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ARTICLE |

Atherosclerotic Change Occurring in an Autogenous Venous Arterial Graft

Hugh G. Beebe, MD; William F. Clark, MD; James A. DeWeese, MD
Arch Surg. 1970;101(1):85-88. doi:10.1001/archsurg.1970.01340250087019.
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Autogenous venous grafts are widely accepted as the method of choice for treatment of femoropopliteal occlusive disease because of their generally satisfactory long-term patency rates.1,2 This long-term durability of vein grafts may in part be due to their resistance to atheromatous degeneration. On occasions when vein grafts have been recovered from patients,3-7 such changes have not usually been found. Experimental reports have differed widely,8,9 but when precise criteria are followed, vein grafts appear resistant to the development of atherosclerosis.10 It is extremely rare to encounter true atherosclerotic change occurring in vein grafts implanted clinically. This is indicated by the fact that the following case is, so far as we know, only the second such instance reported.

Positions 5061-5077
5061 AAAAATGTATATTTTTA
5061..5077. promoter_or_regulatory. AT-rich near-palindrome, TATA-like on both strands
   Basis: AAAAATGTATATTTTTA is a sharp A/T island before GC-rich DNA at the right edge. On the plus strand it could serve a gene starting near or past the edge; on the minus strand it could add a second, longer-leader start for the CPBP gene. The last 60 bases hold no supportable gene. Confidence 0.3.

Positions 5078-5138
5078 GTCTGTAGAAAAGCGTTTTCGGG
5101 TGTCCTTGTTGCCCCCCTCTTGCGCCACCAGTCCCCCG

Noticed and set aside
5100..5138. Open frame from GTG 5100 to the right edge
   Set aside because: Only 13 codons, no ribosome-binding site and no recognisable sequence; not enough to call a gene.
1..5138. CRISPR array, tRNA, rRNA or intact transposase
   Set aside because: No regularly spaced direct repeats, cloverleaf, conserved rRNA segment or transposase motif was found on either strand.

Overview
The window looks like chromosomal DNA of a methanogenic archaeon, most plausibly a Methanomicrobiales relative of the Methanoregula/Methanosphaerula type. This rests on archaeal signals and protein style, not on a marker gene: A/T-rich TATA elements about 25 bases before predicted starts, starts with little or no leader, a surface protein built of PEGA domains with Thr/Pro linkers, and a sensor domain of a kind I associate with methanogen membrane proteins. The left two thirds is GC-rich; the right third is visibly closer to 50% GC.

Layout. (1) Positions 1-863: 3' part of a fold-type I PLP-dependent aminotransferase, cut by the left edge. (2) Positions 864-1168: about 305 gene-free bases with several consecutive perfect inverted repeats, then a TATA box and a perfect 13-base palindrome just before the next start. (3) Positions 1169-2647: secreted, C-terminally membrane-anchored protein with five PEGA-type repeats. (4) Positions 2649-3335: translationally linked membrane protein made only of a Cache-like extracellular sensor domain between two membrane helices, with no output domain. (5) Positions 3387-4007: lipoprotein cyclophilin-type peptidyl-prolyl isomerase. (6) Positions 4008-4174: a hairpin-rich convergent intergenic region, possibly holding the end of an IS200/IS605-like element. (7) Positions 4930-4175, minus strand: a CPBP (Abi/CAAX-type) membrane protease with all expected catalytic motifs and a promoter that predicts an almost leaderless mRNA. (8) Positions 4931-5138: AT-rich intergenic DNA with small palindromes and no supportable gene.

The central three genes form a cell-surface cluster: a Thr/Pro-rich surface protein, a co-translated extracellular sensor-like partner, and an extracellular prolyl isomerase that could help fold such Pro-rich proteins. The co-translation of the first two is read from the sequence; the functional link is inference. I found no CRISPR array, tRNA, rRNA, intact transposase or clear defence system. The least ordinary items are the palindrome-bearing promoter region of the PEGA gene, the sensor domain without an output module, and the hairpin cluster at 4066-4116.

Report of a Case  A 36-year-old factory worker (unit No. 1-57-87) entered Strong Memorial Hospital for the first time on June 7, 1955, with an 8 month history of progressive,

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